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Nose Spray Addiction Hard Habit to Kick

Readers offer several practical approaches to nose spray addiction. Oral decongestants can help you kick this habit, and so can steroid nose sprays like fluticasone.

When you start taking a new prescription, you should always ask the prescriber for detailed information on when and how you should stop taking it. This consideration can be just as important for OTC medicines, but it is almost never provided. We have heard from scores of people who have had trouble with nose spray addiction.

Is Nose Spray Addiction Real?

Q. I have read on your website about people who became nose drop junkies. I too had this problem.

Years ago, on assignment in Australia I was scuba diving. When I caught a cold, I used Afrin to keep diving, and a year and a half later I was still using this nasal spray.

Not being able to breathe is horrible. I kept thinking I’d deal with it tomorrow; today I want to breathe.

I later did a story on cocaine treatment, and the director of the clinic told me about nose spray addiction. When nasal decongestants are used, the small blood vessels in the nose constrict. As the effect wears off, the nasal tissues become even more congested than before.

The cure was simple: I took an oral decongestant for two weeks. During that time breathing wasn’t perfect, but it finally returned to normal. I will never use nose spray again, now that I know it can be so addictive.

How Can You Overcome Nose Spray Addiction?

A. People don’t get high from nose drops, but many have difficulty kicking the habit. Rebound congestion is uncomfortable and can occur after three days of use.

You are spot on with regard to the mechanism. The vasoconstriction effect of the decongestant spray allows you to breathe beautifully for several hours. But if you keep using the products day after day, the body adapts. When you stop suddenly the prolonged rebound congestion may be even worse than the original stuffiness.

Oral decongestants may help relieve symptoms, but some people need stronger medicine. Prescription steroids (pills or sprays) can relieve stuffiness while a person is gradually weaned off OTC nasal decongestants.

Diluting Your Nose Spray:

Some people have come up with elaborate dilution strategies whereby they gradually reduce the strength of the nasal spray decongestant with a saline solution and wean themselves first in one nostril and then eventually in the other.

Using a Steroid Spray to Beat Nose Spray Addiction:

Q. I have a suggestion for the person who wrote about being addicted to nasal spray. I was hooked on Neo-Synephrine for more than 30 years.

Then I read that a prescription for Flonase could help. I was very skeptical but my doctor had no problem writing me a prescription.

I put one spray in each nostril and by that evening I had not used the Neo-Synephrine and threw the bottle away. That was in 1999. I had tried every method I heard about and nothing worked until I used Flonase, which I still use occasionally. I have shared my experience with other folks who are hooked on nasal sprays.

A. Fluticasone (Flonase) is a corticosteroid nose spray that helps reduce inflammation. It was prescribed to treat seasonal allergies such as hay fever and now is available without a prescription. It can also ease the rebound congestion that causes such misery when a decongestant nasal spray is halted suddenly.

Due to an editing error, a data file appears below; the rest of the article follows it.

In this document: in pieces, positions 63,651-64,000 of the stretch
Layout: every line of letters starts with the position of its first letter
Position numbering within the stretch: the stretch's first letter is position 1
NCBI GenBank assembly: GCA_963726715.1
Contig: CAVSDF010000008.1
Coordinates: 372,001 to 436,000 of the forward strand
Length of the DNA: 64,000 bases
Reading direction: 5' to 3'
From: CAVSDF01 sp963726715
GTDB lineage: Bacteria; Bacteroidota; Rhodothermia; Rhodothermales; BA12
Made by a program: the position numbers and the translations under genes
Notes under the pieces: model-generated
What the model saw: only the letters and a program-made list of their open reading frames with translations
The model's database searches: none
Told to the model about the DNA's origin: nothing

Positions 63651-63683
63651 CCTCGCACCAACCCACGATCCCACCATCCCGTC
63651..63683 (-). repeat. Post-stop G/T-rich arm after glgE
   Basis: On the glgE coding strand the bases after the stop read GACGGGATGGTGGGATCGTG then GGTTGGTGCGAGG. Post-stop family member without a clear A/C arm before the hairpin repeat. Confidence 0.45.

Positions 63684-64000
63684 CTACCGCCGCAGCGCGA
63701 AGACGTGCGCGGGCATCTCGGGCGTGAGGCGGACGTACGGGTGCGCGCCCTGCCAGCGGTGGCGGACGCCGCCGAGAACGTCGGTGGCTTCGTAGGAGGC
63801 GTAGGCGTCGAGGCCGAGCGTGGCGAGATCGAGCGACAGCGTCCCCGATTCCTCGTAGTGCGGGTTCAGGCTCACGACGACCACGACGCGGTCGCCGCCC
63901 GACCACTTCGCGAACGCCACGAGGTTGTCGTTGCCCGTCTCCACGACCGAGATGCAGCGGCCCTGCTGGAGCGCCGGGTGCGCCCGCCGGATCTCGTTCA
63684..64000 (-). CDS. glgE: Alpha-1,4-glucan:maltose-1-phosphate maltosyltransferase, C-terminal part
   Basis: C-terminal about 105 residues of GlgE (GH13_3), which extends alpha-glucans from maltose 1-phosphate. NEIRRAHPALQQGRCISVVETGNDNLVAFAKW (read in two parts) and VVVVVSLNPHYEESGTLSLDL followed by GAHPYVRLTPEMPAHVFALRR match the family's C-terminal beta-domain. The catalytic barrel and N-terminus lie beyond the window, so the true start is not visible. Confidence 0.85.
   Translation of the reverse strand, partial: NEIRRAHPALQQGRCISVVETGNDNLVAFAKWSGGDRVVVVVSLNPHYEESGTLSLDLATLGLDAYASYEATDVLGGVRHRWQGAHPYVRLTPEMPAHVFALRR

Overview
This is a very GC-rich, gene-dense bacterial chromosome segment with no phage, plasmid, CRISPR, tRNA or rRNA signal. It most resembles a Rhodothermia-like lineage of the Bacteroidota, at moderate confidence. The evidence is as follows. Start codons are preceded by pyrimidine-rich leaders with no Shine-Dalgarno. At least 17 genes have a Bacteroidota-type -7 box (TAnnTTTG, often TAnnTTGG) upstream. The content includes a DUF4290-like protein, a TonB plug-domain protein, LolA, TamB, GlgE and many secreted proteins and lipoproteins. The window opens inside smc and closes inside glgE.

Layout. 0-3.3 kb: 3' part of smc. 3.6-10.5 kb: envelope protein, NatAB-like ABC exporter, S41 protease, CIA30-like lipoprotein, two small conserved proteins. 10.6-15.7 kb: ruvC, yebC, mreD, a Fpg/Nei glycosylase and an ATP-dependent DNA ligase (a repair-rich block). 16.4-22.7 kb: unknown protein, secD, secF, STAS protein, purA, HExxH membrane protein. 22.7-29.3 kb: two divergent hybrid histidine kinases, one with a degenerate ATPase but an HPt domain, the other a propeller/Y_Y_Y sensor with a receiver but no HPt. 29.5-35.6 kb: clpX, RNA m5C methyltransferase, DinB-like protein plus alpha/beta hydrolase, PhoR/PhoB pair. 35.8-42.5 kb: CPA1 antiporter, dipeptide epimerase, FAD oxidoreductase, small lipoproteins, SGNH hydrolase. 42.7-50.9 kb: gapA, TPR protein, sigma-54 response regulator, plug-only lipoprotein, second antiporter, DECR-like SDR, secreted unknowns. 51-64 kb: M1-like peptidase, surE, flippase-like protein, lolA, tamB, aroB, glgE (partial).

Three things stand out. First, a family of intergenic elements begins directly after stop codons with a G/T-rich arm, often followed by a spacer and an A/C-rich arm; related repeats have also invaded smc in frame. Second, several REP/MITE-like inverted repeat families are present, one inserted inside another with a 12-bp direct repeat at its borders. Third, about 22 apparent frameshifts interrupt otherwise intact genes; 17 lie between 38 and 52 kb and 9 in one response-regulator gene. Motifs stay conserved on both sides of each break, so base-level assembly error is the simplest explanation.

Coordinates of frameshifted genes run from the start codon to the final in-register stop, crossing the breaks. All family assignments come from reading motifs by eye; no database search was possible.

Of course, nothing is perfect. We have heard from readers who have had difficulties with fluticasone.

Pat reported:

“I found that using it nightly over time to relieve nasal congestion caused me to have nose bleeds! It was destroying the nasal membranes. I now use Neo-synephrine 3x a week with no negative results.”

TM had a more serious reaction:

“I used Flonase for years. I developed cataracts on both eyes and had to have the cataracts removed when I was in my 50s. They don’t tell you that Flonase and other steroid nose sprays can contribute to the early development of cataracts but I found that out after it was too late. Also, for me, Flonase stopped working after awhile so it was back to the addictive nose sprays.

“I have tried everything and while some remedies work for some periods of time nothing has worked consistently over the years better than the addictive nose sprays. My congestion is always at night so it’s either use the sprays or I can’t sleep. I have tried decongestants and they clear up my nasal passages but the ingredients keep me awake. Some have suggested Bendadryl but this doesn’t decongest me.

“I wish there was a remedy that would help with my severe night time nasal congestion while letting me sleep through the night!”

Other Medicines That Can Be Hard to Stop:

The body is amazing in its ability to adapt to pharmaceuticals. Sometimes quitting a medicine can a lot harder than people think, and we’re not just talking about drugs of abuse. Even stopping acid-suppressing drugs used for easing symptoms of heartburn can be challenging. To read more about quitting proton pump inhibitors like Aciphex, Nexium, Prevacid, Prilosec and Protonix visit this link.

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About the Author
Joe Graedon is a pharmacologist who has dedicated his career to making drug information understandable to consumers. His best-selling book, The People’s Pharmacy, was published in 1976 and led to a syndicated newspaper column, syndicated public radio show and web site. In 2006, Long Island University awarded him an honorary doctorate as “one of the country's leading drug experts for the consumer.”.
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